Essure Coils Removed from Market Outside U.S. Only

After women throughout the United States led the movement to raise awareness about the risk of severe and debilitating problems with Essure birth control coils, resulting in stronger FDA warnings last year, which were designed to make sure women are properly informed before undergoing the sterilization procedure, Bayer has removed Essure from the market outside the United States, but continues to sell the device to American women.

Bayer indicates that the decision to stop selling Essure coils outside the U.S. was made for “commercial reasons”, according to a press release issued in French on September 18. The manufacturer announced that it was ending sales of Essure throughout most of the world, but denies that the decision is based on the ongoing concerns over the safety of the birth control implant.

Essure is a medical device designed to provide permanent birth control or sterilization, which involves the placement of coils in the fallopian tubs that cause scar tissue to form and prevent pregnancy. However, thousands of women have suffered painful injuries when the coils migrated, perforated the uterus or fallopian tubes, caused allergic reactions, infections or other complications.

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According to a report by massdevice.com, Bayer indicates that it will continue to market Essure in the U.S., claiming that the FDA recently evaluated the product and found a “favorable risk-benefit” profile.

In November 2016, following controversial hearings in the U.S. involving testimony from women and medical experts, the FDA decided not to recall Essure in the United States. However, the agency did require Essure black box warnings, which are the strongest that the FDA can require a medical device carry. The agency also required that women be provided with a checklist to make sure they are aware of the risks before undergoing an Essure coils procedure, and many medical experts suggest that no woman should elect to undergo the sterilization.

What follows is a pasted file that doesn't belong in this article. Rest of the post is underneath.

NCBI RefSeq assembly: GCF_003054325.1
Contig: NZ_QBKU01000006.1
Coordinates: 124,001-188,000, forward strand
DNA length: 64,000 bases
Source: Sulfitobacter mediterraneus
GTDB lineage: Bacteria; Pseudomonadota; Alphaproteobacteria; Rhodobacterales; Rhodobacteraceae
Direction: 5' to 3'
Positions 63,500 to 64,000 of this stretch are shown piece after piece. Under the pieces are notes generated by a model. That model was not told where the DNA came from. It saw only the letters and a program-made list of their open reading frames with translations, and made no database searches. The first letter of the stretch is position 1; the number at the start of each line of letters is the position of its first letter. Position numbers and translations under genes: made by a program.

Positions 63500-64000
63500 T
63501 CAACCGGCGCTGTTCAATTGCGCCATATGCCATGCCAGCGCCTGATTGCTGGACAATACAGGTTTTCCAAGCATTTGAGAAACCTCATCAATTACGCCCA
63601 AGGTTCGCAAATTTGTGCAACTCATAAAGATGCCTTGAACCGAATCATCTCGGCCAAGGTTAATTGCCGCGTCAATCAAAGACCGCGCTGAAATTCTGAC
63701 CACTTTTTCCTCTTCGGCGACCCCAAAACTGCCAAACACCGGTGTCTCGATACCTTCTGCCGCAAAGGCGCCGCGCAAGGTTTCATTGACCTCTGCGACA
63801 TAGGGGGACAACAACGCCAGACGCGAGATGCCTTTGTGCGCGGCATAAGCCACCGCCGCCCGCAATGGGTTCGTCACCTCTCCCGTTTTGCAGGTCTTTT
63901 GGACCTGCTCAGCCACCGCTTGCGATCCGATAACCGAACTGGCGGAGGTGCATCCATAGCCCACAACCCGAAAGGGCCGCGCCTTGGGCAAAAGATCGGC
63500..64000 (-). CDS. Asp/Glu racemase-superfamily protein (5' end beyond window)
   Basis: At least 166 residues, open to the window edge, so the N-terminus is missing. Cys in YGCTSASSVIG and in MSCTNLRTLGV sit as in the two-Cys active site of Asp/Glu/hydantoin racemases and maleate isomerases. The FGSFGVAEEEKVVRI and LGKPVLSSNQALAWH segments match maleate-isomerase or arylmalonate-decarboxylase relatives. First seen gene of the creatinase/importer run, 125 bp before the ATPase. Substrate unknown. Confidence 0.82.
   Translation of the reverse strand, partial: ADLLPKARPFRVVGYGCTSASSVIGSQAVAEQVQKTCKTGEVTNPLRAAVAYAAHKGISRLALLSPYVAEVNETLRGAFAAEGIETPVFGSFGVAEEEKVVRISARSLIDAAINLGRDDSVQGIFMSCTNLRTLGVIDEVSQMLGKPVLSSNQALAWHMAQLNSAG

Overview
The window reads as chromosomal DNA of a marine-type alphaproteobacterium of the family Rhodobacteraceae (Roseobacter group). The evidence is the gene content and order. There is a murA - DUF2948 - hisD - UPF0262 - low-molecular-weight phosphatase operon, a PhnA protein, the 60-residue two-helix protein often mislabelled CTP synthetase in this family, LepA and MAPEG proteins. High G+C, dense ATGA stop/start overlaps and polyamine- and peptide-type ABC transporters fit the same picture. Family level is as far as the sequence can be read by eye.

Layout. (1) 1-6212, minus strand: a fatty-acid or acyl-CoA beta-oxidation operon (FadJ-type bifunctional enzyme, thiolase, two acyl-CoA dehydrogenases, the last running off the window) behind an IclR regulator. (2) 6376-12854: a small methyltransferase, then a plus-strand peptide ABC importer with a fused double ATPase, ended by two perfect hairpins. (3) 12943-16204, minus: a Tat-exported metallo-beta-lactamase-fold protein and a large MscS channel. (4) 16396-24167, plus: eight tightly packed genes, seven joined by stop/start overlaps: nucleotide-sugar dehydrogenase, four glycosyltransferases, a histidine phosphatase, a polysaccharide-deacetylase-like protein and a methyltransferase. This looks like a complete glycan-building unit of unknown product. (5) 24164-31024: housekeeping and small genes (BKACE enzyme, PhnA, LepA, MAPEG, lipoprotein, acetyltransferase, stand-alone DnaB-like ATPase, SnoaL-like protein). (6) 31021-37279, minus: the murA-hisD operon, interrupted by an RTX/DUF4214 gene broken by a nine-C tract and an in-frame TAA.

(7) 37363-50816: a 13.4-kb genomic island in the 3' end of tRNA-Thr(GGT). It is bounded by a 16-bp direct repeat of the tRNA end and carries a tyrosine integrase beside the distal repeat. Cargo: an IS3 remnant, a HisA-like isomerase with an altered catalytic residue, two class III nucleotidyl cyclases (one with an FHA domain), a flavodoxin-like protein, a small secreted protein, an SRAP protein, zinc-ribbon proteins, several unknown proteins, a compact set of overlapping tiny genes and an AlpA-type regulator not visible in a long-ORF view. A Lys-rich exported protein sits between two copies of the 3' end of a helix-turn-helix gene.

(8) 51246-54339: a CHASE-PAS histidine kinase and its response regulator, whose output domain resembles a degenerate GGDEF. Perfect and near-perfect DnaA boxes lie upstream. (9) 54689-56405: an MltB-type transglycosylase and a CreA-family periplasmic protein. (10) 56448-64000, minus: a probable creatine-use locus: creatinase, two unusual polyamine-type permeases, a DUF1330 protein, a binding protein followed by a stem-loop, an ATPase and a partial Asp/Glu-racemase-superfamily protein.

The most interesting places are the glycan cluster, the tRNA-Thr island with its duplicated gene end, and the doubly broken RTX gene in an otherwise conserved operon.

The device was temporarily withdrawn from the European market in August due to the safety concerns, and has been recalled in a number of countries across Europe. In late August, Australian health officials also announced that the implant would no longer be sold in that country, and now the manufacturer has decided that it will not market the product outside of the United States

Bayer currently faces Essure lawsuits brought on behalf of about 3,700 women in the United States, alleging the manufacturer has known about the serious risks and failed to adequately warn women and the medical community.

Approximately 750,000 women worldwide have been implanted with the device, and Bayer has previously estimated that 70% of those have been implanted in women in the U.S.

The manufacturer has reportedly spent about $413 million defending the Essure litigation over the last year, and may face substantially greater liability at trial if Essure settlements or another resolution for the cases is not reached.

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